What Time Did Monday Night Football End Last Night Advance Directive Warning

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Advance Directive Warning

Approx. 1:30 a.m. Saturday, December 18, 2010

“I think I need help!”

Mom is standing outside my bedroom door, gasping and writhing in pain. She says she waited an hour before waking me up.

(Story: When I arrived last night, my mom told me that she sometimes feels “uncomfortable” at night. Knowing that she had a massive heart attack a few months ago, I was praying that I would be there if it happened again.)

We call 911 and I give them the information. They tell me to make sure the pets are secured and the door is open. I say, “I cannot leave my mother.”

After what seems like 10 minutes, I call 911 again. “They’re at the door,” says the dispatcher.

There are two paramedics and four firefighters, including the captain of the Fire Department. Some provide first aid, others ask about mom’s advance directive. I find and emphasize that it does not say that it is not treated.

We arrive at the hospital, a renowned facility for treatment, research and teaching. Dr. C. (cardiologist) and Dr. N., as well as numerous other staff, attend to mom.

They are very concerned about her Advance Directive. Again, I point out that he does not say that she should not be treated unless she is in a coma, which she is not.

“She is very, very ill,” they say. “What would she want?”

In tears, I tell them: “I know what she wants.” She is a very happy person. She loves life. He’s going to my brother’s for Christmas. Her great grandchildren are coming to visit next month. She doesn’t want to go anywhere.”

I show one of the doctors the part of her Advance Directive that says she does not want to be held if she is in a coma or vegetative state with no hope of recovery. “She’s not in a coma,” I say. He looks significantly at her motionless form, attached to the machines.

If I had enough brains, I might say something like, “If they brought in a 20-year-old football player who had just had a massive heart attack and gave you morphine, how reasonable do you think he would be?” And would you be so quick to write him off?” But I can’t form those thoughts, let alone express them. I just have a feeling that something is wrong with the doctor’s reasoning.

They discuss the possibility of surgery to save her life.

I’m calling my brother Jamie and his wife Shelly (a geriatric nurse). Shelly thinks mom will die without surgery. So are the doctors. Jamie and I give permission.

Jamie and Shelly arrive at the hospital.

Doctors decide against surgery. Too risky. We agree.

Dr. N. he wants to discuss the options right there, in front of mom. But I’ve read that comatose – or seemingly comatose – patients sometimes give up and die when they hear a negative prognosis.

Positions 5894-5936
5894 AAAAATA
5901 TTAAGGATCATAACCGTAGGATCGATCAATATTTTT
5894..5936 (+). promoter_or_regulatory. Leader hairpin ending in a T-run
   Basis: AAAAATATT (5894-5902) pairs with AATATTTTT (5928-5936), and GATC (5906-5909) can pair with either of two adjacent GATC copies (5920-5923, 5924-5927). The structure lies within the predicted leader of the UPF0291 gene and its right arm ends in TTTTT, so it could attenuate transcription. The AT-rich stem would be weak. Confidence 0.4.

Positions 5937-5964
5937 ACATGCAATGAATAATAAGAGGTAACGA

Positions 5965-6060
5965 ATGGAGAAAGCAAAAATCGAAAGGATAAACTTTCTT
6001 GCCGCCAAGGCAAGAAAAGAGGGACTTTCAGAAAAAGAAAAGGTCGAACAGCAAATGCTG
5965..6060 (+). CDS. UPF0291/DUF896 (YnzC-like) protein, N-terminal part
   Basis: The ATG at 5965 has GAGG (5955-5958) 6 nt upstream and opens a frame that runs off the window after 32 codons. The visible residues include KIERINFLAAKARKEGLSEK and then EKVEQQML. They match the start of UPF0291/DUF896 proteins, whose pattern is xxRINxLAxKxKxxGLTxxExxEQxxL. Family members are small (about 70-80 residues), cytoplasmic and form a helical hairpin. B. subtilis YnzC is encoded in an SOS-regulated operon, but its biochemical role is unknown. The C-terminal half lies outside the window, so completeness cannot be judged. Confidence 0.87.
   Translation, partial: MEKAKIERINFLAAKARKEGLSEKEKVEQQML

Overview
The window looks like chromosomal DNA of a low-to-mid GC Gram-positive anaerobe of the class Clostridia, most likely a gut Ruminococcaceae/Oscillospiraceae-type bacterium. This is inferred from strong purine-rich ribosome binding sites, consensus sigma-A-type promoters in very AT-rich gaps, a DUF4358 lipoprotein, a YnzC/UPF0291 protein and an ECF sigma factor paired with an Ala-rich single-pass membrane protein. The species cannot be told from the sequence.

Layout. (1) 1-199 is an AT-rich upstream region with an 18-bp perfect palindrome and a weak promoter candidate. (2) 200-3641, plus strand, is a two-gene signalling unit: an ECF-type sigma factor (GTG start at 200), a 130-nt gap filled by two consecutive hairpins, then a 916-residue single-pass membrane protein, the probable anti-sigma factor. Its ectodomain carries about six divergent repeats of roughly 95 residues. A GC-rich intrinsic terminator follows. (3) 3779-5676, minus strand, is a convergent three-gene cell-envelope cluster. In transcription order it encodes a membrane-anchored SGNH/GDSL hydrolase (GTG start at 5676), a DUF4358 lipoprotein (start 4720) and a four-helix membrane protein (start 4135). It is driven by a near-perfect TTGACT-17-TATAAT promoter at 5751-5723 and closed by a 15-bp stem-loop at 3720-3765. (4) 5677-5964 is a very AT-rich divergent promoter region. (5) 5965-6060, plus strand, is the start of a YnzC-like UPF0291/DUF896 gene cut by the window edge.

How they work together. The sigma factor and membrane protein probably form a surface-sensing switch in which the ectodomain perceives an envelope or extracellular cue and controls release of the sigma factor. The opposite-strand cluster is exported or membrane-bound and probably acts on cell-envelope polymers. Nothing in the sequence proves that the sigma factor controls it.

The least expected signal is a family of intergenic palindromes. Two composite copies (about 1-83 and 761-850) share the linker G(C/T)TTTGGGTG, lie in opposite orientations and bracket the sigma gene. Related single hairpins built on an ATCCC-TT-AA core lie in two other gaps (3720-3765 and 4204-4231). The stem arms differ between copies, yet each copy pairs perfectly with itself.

I say “Not in front of her” and we go to the Quiet Room. Dr. C. again explains that surgery is not an option. We agree.

Dr. N. wants to stop treatment (IV drugs). He tells us about an experience at the medical school when the professor made it difficult for the students to breathe and recounts his terror. He believes she is suffering and is sure she will “never regain cognitive function.”

I want him to see his grandchildren and great-grandchildren, some on the road and others here in town. “She won’t know them,” says Dr. N.

“Are you sure?”

He is sure.

It’s more about how she suffers. I don’t remember the words, but I believe there were indications that she was already in a vegetative state.

Jamie and I give permission to stop treatment on the basis that Mum is likely to be suffering intensely and will never regain cognitive function. Just before I give my final permission, I ask heaven for wisdom and I believe the answer I hear is yes.

They keep the dose of blood thinners the same, but reduce the dose of the drugs that keep mom’s blood pressure down.

[I’m calling what happened next a miracle, but may never know, at least not in this life, how it happened. Perhaps Dr. C. didn’t want to disagree with Dr. N. in front of us, but quietly went ahead and did what he knew was right. Or perhaps–and this may be more likely–they maintained the one medication and only lowered the other one in order to give Mom a quiet passing, without another cardiac event that would clearly upset the family. However it happened, I believe that I heard “yes” not because it was the way to go regarding treatment, but because the answer satisfied Dr. N. and made way for what followed.]

Mom’s blood pressure is dropping. We gather to sing and pray. Through her mask, Mom says, “I have a lot to be thankful for.”

“Thank you for being here with me,” she says to each of us – Jamie, Shelley and me.

“I love you, Mom,” I say.

“I love you too,” she replies.

We say the 23rd Psalm. When we get to “Surely goodness and mercy shall follow me all the days of my life,” Mom chimes in. (She remembers it later.)

The priest sings “Be Thou Mi Vision,” Mom’s favorite hymn.

We sing “Amazing Grace” and “Jesus Loves Me.”

I recite John 3:16 (“For God so loved the world…”) and John 1:12 (“Whoever received him…”)